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Charlie Weston Personal Finance Editor - Independent.ie
The Irish Stock Exchange and the Central Bank have warned investors to be alert. Photo: Bloomberg
People who own shares have been warned about a rise in boiler-room scams.
This is where fraudsters offer to buy their shares at a higher price than they are trading at on markets, in a bid to gain access to shareholders' bank accounts.
The Irish Stock Exchange and the Central Bank have warned investors to be alert.
Using data culled from share registers, fraudsters are contacting shareholders out of the blue offering to buy their shares at inflated prices.
Shareholders in firms quoted on the Dublin market have been receiving authentic-looking correspondence in the last few weeks, it has emerged.
One piece of correspondence seen by this newspaper was from a firm that the Irish Stock Exchange was not authorised to operate in this country.
Asked about the scam, the Irish Stock Exchange (ISE) said: "Investors are reminded to be vigilant. If it sounds too good to be true, it probably is."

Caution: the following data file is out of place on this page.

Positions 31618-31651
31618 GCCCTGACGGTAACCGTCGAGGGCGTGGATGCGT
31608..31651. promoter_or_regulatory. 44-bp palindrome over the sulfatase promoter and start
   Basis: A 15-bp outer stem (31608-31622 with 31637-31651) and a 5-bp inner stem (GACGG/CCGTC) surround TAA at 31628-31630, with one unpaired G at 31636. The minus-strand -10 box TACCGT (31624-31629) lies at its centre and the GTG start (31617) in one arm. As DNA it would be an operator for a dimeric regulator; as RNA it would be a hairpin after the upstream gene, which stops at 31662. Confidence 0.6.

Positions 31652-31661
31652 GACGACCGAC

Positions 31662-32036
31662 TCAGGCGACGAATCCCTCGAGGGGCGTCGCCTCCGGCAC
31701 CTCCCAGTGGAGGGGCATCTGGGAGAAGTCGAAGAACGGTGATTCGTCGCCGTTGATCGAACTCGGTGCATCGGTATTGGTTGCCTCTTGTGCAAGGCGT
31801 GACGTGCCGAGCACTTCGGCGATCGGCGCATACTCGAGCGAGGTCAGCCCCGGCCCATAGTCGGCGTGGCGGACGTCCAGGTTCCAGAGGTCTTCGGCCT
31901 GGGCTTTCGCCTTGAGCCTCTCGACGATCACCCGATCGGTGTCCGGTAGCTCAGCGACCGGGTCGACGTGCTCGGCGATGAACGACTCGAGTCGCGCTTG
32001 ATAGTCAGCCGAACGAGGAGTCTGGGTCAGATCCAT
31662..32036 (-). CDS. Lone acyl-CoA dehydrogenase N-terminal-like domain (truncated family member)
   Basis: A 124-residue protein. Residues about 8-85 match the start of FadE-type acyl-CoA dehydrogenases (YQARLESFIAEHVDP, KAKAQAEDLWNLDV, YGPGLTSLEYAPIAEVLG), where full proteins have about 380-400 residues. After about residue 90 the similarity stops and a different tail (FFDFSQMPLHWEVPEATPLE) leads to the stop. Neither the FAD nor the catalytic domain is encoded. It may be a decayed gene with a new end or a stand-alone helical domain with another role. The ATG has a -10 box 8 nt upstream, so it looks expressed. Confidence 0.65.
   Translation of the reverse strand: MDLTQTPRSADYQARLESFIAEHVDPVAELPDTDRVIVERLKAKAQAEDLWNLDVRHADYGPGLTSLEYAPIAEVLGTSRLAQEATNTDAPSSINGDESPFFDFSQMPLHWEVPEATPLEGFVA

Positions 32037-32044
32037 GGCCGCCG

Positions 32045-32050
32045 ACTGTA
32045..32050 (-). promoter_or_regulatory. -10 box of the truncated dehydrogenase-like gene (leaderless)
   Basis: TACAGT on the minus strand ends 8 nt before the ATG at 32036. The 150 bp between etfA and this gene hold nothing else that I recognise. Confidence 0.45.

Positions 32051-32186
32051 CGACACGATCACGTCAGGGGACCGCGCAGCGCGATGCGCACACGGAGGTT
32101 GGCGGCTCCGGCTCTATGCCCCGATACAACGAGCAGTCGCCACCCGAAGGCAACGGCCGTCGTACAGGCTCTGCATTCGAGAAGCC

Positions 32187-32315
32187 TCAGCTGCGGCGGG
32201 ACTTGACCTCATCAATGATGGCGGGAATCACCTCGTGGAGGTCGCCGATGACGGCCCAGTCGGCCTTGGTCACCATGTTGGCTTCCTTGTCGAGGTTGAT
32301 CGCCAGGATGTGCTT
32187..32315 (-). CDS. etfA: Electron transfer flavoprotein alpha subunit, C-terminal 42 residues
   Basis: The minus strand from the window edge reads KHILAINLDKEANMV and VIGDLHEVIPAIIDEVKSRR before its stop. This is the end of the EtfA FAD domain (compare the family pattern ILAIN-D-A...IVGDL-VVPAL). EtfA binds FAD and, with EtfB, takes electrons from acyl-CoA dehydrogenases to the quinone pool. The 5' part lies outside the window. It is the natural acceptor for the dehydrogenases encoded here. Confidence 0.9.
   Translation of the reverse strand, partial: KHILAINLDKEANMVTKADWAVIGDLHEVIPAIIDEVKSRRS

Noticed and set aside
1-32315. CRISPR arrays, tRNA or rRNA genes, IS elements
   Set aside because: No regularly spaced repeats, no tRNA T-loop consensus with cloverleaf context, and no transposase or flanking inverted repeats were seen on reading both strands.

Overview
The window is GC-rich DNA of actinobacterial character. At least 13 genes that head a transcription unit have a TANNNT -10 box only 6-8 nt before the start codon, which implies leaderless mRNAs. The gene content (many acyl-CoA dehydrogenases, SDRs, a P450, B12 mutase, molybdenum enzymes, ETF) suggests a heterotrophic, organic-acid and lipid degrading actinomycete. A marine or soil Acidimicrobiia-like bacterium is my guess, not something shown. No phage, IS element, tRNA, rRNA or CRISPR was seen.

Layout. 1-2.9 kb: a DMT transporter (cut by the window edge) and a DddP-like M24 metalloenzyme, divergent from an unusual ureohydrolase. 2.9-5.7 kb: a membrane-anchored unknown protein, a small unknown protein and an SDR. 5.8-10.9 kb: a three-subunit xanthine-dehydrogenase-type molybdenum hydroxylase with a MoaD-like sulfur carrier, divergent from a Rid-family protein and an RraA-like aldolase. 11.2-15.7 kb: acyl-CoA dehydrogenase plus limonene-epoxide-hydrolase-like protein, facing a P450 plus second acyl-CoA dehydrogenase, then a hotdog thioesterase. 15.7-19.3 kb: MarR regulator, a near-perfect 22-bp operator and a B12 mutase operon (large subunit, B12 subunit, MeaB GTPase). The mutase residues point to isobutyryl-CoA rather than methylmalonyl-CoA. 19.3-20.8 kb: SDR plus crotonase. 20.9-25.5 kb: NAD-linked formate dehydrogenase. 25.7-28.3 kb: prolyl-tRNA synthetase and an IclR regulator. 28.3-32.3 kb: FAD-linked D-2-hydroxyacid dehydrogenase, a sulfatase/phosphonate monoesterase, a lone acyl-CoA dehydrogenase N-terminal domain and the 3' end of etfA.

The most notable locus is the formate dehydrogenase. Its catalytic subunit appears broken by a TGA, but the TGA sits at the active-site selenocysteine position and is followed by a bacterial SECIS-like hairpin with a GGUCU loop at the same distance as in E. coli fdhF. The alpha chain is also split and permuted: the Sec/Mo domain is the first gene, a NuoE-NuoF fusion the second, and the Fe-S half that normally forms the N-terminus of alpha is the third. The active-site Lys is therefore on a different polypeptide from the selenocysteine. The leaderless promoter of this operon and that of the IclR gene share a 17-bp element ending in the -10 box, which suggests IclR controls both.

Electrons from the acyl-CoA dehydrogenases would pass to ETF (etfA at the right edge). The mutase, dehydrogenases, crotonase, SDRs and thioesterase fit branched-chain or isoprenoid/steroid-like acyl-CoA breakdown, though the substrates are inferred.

The spokeswoman said the ISE has seen a few cases recently of what are known as boiler-room scams.
She denied fraudsters had hacked share registers, and said the thieves were able to access the registers as they are publicly available.
The scams are often run from "boiler rooms" where fraudsters cold-call investors offering them worthless, overpriced or even non-existent shares, or offer to buy real shares at inflated prices.
They promise high returns, but those who invest usually lose their money.
The ISE added: "These unauthorised individuals and companies obtain investor information and contact details by accessing publicly available shareholder lists.
"While cold-calling by phone is the most common form of contact they may also use email, post, face-to-face contact or approach investors at seminars."
These individuals often use high-pressure sales tactics and tell investors that they need to make a quick decision or miss out on a deal which will give them a large return.
The offer to purchase shares will likely come with a request for bank details, or money up front as a bond or other form of security. This advance fee is part of the scam.
It is not known how many people have fallen victim to these boiler-room scams.
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